Novel method to split hydrogen with copper-titanium catalysts

A novel method to split hydrogen in nanoporous copper-titanium catalysts may improve the production of scents and flavorings as well as the conversion of compounds obtained from biomass.

An elementary stage in catalytic hydrogenation, which is a chemical reaction between molecular hydrogen [H2] and another substance or element, usually in the presence of a catalyst, that typically necessitates the employment of precious metals, is the dissociation (breaking apart) of hydrogen bonds.

By using copper alloys diluted with early transition metals as selective hydrogenation catalysts, researchers at the Lawrence Livermore National Laboratory (LLNL) are reducing the use of precious metals. Their approach is based on the idea that a more reactive metal can start the catalytic cycle. The study is published in the American Chemical Society Journal.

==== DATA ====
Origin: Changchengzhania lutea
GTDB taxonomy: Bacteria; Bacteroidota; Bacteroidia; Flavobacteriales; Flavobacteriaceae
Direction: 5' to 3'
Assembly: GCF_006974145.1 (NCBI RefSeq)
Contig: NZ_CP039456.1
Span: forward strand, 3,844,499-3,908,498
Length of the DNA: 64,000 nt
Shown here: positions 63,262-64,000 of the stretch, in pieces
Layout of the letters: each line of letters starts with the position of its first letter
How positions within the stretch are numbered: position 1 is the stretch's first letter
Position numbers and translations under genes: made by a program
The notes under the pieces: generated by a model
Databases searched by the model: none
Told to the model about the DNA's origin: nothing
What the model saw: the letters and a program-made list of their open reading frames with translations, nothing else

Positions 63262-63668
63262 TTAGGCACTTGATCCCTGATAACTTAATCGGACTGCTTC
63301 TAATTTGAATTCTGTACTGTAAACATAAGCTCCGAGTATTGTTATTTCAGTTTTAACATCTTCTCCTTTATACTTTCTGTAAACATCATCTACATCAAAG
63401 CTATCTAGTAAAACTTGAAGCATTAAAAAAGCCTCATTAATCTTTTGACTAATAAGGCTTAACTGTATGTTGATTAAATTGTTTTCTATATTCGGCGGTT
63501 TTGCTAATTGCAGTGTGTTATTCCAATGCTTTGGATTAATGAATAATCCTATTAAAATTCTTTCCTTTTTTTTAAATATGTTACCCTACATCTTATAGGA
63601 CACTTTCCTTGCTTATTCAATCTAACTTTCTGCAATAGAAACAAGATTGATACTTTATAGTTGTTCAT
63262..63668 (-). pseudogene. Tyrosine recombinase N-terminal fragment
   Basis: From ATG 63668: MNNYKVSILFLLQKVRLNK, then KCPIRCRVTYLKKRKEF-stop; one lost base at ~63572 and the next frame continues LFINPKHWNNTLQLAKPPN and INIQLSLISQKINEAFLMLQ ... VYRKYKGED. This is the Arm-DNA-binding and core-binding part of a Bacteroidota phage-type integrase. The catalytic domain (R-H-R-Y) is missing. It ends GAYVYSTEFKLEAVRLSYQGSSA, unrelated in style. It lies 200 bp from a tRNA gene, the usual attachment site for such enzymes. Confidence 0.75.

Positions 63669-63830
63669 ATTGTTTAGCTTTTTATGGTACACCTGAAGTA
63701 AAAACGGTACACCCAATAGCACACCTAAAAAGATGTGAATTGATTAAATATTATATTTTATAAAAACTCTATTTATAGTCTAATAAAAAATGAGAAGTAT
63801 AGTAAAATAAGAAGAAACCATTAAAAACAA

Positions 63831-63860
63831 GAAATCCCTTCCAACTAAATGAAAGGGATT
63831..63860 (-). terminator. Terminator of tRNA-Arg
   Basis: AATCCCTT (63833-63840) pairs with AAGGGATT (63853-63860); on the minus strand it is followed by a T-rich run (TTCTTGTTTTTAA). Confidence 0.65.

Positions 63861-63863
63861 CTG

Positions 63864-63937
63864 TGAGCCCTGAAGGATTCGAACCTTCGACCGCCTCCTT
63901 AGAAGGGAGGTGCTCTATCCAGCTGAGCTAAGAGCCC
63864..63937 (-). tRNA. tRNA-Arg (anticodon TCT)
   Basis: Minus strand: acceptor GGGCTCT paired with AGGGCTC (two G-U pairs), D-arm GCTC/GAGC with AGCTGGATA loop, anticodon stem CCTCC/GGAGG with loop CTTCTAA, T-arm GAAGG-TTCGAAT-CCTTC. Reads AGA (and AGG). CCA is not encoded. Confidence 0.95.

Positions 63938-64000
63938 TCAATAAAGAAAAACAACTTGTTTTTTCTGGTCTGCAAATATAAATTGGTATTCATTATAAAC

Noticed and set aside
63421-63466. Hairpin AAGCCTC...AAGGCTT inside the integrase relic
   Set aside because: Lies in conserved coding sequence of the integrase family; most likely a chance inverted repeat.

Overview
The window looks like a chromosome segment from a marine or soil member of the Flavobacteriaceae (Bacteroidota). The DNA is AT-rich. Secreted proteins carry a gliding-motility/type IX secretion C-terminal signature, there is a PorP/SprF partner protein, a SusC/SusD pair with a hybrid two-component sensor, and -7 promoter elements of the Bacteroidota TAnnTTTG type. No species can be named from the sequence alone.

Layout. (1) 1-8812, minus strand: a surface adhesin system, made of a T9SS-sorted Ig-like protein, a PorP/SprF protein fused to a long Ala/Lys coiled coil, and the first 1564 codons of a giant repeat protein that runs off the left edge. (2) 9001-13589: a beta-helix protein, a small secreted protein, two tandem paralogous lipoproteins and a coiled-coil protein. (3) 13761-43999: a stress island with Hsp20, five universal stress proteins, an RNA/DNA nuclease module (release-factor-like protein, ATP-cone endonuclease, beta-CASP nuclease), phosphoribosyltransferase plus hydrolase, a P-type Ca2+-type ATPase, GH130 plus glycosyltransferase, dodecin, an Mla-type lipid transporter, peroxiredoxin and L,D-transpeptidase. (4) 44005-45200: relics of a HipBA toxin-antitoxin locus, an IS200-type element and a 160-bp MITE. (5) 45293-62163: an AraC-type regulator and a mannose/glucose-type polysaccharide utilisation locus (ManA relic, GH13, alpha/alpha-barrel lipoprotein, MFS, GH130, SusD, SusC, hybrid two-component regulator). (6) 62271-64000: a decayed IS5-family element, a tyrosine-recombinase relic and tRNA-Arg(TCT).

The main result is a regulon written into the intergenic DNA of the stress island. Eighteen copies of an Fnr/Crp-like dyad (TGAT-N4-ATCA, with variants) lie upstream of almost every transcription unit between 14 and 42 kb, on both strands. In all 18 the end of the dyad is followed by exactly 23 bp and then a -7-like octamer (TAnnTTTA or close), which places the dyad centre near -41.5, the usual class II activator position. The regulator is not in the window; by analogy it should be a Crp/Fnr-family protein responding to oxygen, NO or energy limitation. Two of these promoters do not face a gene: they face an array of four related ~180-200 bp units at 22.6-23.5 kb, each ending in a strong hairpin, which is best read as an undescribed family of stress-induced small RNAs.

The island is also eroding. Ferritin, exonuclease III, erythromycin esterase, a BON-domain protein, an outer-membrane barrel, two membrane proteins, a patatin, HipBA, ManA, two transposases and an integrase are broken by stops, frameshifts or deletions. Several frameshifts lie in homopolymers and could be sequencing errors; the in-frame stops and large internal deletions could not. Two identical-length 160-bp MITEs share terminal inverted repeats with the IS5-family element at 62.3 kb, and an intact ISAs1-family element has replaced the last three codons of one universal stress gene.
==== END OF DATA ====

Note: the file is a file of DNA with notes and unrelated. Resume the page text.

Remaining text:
The researchers discovered that compared to nanoporous copper (Cu) catalysts that were not doped, the rate of hydrogen dissociation exchange was increased by around one order of magnitude (5-7 times greater).

The research shows that the rate of exchange above that of pure Cu is predominantly driven by entropic factors that result from a shift in the rate-limiting step, and that isolated, metallic Ti atoms on the surface of the Cu host operate as the active surface sites for hydrogen recombination.